HOUSTON (KTRK) -- In December, Texas Wildlife Rehabilitation Coalition Wildlife Center received an animal most of its staff had never seen and probably will never see again in their lifetimes:an albino raccoon.
The odds of spotting an albino raccoon in the wild have been estimated by some to be 1 in 750,000, making it less likely than getting struck by lightning.
The TWRC immediately transferred the cream-colored critter to Friends of Texas Wildlife. The organization says the raccoon is a young male. It was caught in a live trap by someone trying to catch feral cats.
An albino is produced when cells are unable to make melanin which is what gives the natural coloring. Albinos usually have pink eyes, pink nails, a pink nose and pink skin. Albinism, passed genetically from parents, occurs very infrequently since the genes for that trait are recessive while the genes for normal pigmentation are dominant.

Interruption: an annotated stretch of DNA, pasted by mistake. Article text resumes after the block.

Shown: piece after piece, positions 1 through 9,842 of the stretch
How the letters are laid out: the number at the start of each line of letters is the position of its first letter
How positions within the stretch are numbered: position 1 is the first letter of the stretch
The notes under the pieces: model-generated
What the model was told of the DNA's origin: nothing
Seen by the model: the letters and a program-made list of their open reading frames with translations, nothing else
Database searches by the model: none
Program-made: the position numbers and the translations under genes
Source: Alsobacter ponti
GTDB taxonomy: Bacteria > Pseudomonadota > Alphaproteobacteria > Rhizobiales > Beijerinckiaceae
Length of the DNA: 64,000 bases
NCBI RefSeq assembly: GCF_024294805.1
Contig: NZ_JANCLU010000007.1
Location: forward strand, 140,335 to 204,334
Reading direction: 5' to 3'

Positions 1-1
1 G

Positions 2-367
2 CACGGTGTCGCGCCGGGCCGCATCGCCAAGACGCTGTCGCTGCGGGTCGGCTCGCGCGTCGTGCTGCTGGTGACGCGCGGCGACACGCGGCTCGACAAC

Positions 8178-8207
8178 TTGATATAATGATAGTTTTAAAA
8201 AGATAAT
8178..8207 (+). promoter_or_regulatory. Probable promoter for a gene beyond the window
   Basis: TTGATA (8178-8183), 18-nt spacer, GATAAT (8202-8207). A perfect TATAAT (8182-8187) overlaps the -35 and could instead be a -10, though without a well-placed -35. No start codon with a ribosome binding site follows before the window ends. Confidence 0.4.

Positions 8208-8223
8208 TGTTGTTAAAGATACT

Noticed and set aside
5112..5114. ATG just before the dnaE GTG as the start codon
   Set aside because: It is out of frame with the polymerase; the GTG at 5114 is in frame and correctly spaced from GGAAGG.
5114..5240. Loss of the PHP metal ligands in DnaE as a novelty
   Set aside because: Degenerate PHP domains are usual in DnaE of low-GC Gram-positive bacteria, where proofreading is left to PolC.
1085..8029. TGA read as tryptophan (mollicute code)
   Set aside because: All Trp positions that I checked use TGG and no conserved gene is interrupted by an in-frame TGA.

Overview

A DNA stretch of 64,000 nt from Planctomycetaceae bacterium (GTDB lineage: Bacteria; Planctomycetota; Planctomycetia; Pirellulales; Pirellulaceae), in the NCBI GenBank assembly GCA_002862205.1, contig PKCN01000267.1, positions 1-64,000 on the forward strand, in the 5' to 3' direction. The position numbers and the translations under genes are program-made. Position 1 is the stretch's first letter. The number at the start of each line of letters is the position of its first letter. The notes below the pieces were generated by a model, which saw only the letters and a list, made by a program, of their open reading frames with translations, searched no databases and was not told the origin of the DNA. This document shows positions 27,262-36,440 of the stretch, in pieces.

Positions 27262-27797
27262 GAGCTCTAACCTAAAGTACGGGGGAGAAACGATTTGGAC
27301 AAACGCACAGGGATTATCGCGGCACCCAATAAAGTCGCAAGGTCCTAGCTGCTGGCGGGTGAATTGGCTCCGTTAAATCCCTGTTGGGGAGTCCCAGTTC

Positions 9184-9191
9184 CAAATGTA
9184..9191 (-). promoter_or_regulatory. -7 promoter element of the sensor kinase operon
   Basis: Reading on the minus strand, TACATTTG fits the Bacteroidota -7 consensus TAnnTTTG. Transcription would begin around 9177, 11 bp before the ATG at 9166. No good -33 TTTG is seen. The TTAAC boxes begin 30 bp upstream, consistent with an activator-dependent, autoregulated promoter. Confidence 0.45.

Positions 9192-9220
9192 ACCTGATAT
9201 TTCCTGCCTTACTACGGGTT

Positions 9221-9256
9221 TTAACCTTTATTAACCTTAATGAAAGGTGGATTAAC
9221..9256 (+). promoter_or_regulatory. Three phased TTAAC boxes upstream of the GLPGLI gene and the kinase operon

Albino raccoons have a slim chance of survival in the wild because they have no natural camouflage.
Friends of Texas Wildlife will not be releasing this little guy and told us the raccoon has settled into his new foster home.
This story came to us through our partnership with The Courier of Montgomery County.
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